As the team looked to secure another one-two finish, Rosberg and Hamilton were both given the call to push on the final few laps of their stint before pitting for a second time. The status quo remained at Mercedes after the stops, with attention turning to Williams and Bottas at the front. When the Finn did pit, the combination slow stop and a fastest lap from Hamilton meant that he lost a position to the British driver.

Rosberg was soon informed that he was racing Hamilton until the end of the race, with just 1.5 seconds separating the pair after they had passed Bottas. Fernando Alonso enjoyed his first few laps in the lead of a race in 2014 as he went longer on his second stint before pitting with 23 laps to go, handing the lead to the Mercedes duo.

The two Silver Arrows began to fight it out at the front, trading quicker lap times and keeping the gap steady. Further back, Massa found himself trailing Perez once again, and – following their altercation in Canada – stayed behind the Force India and waited until the Mexican made his final pit stop. Perez came back out in eighth place on a set of super-soft tires ahead of teammate Nico Hulkenberg.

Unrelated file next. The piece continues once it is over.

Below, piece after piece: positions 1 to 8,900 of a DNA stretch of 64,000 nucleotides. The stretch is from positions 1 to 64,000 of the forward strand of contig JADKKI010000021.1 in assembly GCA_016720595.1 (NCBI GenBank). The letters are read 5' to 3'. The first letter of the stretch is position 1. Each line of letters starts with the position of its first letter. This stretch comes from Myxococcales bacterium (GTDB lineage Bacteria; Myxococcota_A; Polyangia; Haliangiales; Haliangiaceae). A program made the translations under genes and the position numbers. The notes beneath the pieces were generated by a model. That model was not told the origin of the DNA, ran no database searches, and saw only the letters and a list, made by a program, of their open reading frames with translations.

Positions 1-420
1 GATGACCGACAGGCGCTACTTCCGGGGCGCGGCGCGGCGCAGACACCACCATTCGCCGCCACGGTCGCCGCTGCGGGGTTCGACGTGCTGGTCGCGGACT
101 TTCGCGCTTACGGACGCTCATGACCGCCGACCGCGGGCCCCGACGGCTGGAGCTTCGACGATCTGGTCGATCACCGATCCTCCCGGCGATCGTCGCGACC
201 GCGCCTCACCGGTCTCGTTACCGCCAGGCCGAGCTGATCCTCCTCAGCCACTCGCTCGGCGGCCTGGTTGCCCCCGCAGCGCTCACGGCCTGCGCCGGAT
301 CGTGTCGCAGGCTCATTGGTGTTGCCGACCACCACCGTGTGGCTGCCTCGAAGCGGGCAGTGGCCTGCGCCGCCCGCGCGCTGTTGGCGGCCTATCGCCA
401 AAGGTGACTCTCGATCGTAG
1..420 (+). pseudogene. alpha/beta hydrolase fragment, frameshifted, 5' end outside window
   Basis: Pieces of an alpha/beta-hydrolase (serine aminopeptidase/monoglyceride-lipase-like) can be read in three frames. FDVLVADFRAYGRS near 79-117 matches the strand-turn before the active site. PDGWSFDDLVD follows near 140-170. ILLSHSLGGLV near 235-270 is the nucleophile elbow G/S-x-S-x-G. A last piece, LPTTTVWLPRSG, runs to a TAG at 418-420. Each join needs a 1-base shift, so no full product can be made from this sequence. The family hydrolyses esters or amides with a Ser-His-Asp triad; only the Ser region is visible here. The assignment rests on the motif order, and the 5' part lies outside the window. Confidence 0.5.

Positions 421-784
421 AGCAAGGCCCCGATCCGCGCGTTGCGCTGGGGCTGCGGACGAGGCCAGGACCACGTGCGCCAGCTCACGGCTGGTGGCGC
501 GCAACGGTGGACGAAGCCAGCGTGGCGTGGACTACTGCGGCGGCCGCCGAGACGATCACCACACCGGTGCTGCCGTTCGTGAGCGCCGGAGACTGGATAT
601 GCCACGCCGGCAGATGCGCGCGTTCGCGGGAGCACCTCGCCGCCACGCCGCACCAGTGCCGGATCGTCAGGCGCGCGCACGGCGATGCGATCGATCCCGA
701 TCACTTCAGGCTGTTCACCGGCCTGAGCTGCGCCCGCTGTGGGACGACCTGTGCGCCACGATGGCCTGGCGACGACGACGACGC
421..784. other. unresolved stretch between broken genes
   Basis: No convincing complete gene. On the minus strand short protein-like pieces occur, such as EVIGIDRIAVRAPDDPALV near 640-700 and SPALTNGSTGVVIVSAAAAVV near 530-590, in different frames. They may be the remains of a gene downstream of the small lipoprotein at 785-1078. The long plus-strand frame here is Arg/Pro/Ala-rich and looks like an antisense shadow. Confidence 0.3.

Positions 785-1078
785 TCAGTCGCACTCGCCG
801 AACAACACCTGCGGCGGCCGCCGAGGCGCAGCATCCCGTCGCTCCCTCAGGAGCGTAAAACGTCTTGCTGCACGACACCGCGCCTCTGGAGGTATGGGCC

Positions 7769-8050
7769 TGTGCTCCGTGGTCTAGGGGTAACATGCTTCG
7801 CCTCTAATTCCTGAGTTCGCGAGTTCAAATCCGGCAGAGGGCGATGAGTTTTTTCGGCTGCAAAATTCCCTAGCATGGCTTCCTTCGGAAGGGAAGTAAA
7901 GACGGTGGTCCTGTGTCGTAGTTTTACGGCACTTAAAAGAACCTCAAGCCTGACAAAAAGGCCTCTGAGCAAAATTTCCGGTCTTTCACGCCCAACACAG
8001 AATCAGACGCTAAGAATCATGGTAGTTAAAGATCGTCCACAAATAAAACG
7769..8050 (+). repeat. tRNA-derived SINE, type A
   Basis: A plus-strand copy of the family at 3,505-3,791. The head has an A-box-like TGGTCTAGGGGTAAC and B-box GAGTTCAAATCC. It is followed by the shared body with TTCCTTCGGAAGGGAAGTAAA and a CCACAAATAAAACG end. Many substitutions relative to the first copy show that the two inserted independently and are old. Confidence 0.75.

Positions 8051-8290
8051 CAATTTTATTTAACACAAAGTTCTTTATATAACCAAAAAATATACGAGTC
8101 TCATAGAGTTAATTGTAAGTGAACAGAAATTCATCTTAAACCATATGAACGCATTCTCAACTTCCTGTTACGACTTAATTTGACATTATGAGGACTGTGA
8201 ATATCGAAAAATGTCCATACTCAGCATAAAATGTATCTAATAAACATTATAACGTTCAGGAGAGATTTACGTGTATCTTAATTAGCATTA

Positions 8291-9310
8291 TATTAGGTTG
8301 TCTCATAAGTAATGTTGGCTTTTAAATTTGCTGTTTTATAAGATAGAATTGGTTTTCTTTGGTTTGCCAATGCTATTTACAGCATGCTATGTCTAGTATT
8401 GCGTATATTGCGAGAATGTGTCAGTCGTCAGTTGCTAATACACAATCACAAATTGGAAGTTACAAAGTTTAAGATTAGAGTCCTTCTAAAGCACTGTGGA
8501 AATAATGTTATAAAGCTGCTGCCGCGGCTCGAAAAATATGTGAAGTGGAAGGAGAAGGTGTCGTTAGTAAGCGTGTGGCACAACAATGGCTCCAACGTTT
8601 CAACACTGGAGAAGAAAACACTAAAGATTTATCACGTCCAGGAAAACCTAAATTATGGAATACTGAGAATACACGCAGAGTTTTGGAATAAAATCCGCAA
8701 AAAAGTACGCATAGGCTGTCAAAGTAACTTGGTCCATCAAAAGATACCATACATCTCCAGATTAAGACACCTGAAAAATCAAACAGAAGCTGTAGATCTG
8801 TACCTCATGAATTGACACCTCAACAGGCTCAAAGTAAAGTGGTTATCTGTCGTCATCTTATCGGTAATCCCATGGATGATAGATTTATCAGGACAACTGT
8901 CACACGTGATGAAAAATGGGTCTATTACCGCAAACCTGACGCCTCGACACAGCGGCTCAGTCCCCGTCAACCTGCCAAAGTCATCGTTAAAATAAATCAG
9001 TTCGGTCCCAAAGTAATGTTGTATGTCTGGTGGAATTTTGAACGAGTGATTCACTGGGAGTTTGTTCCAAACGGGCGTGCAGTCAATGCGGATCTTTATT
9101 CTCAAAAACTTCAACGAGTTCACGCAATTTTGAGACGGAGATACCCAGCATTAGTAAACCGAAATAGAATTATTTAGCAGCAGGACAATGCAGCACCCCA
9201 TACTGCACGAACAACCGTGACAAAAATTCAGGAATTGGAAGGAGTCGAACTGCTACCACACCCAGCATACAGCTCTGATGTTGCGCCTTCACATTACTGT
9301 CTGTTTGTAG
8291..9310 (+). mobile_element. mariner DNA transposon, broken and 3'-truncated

As the laps whittled down, Hamilton asked his team for updates on where he could be quicker. Despite matching Rosberg, he simply could not find a way past. The German driver crossed the line to claim his third win of the season, and, perhaps more importantly, increase his championship lead over Hamilton to 29 points.

Despite not converting its front row lock-out into a race win, Williams was left happy as Valtteri Bottas secured his first ever podium finish in Formula 1 and the team’s best result of the season.